REVIEW: 8539 Manas

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Making this review brings back the days of when I was a completely obsessed Bionicle fanboy. :laugh: Although I may not be nearly as interested in Bionicle as I used to be, I do still have a liking for the great storyline the theme offered as well as the pieces that were always a challenge to work with in a MOC. Set 8539 Manas was part of the very first wave of Bionicle sets released back in 2001, and in my opinion one of the coolest sets ever released in Bionicle history. Without further delay, let us take a trip down memory lane and see what the first Bionicle sets were like.


Name: 8539 Manas

Theme: Bionicle/Rahi

Year: 2001

Pieces: 457

Minifigs: 0

Price: USD 89.99, GBP 69.99

Further Reference: Brickset.com, Bricklink.com, Peeron.com, flickr, Biosector01 Wiki (storyline information)

The Box: Front


Credit goes to Bricklink for the box picture. One interesting difference that many Bionicle boxes and canisters had was that the LEGO logo was not prominently displayed in the upper left corner, as opposed to the packaging for System sets. Instead, the logo is placed on the bottom right with the Technic logo next to it. The Technic logo would later be removed from Bionicle sets from 2002 to the end of the theme, when Bionicle was no longer a branch off of the Technic theme.

With regards to the box art, it's nostalgic! I love the barren, untarnished desert landscape. It's not too busy, and it almost teases the casual viewer with the vast world there is to explore in Bionicle. Also showcased are the electronic remote control features of the set, which will most certainly be covered later in the review.

The Instructions: Front



There are two booklets for each crab, and for once they differ from the box design. The booklet with the white and orange Manas creature is double the thickness of the other instruction booklet, as it contains the instructions for the combiner model for the set (which will also be seen in the review later on). Separating the instructions into two booklets for each creature was a great idea, since two people can easily build the set together without getting into arguments over who builds what.

The Instructions: First Page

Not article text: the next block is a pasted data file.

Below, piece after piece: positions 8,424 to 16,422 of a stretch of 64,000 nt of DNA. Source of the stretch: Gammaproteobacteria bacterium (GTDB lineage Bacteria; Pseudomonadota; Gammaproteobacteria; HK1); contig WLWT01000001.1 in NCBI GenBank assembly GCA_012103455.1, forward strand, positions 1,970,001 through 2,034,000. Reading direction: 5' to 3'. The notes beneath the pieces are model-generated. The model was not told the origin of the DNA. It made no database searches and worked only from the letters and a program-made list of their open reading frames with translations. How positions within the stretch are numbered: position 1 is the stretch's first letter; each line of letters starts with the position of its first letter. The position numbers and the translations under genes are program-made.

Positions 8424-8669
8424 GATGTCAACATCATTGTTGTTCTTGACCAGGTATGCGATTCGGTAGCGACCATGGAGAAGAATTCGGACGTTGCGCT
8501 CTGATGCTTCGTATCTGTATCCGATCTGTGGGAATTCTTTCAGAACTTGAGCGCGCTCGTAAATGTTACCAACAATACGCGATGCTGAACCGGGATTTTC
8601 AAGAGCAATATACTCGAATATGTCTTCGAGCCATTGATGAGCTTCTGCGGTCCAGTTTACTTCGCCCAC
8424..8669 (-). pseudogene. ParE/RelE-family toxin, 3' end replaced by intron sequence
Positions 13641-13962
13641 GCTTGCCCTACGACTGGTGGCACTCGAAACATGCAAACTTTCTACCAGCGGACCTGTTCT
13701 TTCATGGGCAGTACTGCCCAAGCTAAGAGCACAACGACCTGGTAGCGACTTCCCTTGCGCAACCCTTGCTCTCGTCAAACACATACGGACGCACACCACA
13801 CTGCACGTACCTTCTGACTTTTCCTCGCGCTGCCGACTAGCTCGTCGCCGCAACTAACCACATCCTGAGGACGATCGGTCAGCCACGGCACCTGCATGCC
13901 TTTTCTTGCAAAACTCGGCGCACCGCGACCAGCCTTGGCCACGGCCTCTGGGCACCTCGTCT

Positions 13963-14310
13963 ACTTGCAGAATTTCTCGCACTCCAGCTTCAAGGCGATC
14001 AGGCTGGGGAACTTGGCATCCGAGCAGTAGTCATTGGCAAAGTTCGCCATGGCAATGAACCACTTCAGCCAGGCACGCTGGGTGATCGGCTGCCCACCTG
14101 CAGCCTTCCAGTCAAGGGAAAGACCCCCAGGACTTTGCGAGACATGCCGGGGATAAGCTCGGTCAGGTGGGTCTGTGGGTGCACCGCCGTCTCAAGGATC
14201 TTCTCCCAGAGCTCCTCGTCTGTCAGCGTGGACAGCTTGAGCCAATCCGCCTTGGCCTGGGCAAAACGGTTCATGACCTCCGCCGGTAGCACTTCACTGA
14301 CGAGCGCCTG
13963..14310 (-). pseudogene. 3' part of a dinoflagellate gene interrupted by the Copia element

The instructions feature a desert background similar to the one on the box, and piece call-outs. In addition, there is a little inset that serves as a reference for Technic axle lengths. Experienced builders can probably tell by sight alone how long an axle is, but the little inset is quite useful to those who may not be so acquainted with the different axle lengths.

The Instructions: Mask List


Followers of the storyline will know these masks as 'Kanohi' masks. For anyone who may not be aware of what these are, the Bionicle theme early on in its life had released randomized mask packs as collectibles. Each pack would have two masks in them, and the 'objective' was to collect all of the masks - 72 of them. The collectability aspect of Bionicle was indeed a neat way to kick off the line and made for a cool little impulse purchase.

The Instructions: Back Covers


One of the instruction booklets has a listing of the main 2001 Bionicle sets and a few Technic sets. Another advertisement is for a computer game called "BIONICLE: The Legend of Mata Nui," however that game was canceled and never sold on the market. The other booklet has a back cover devoted to several CGI images and general storyline information.

The Pieces


I should note that even though this is classified as a Bionicle set, there are very few actual Bionicle pieces. The vast majority of this set contains generic Technic pieces.


There also isn't too much color variation. Most of the pieces are either black, white, or a shade of old grey (before the 2004 color change).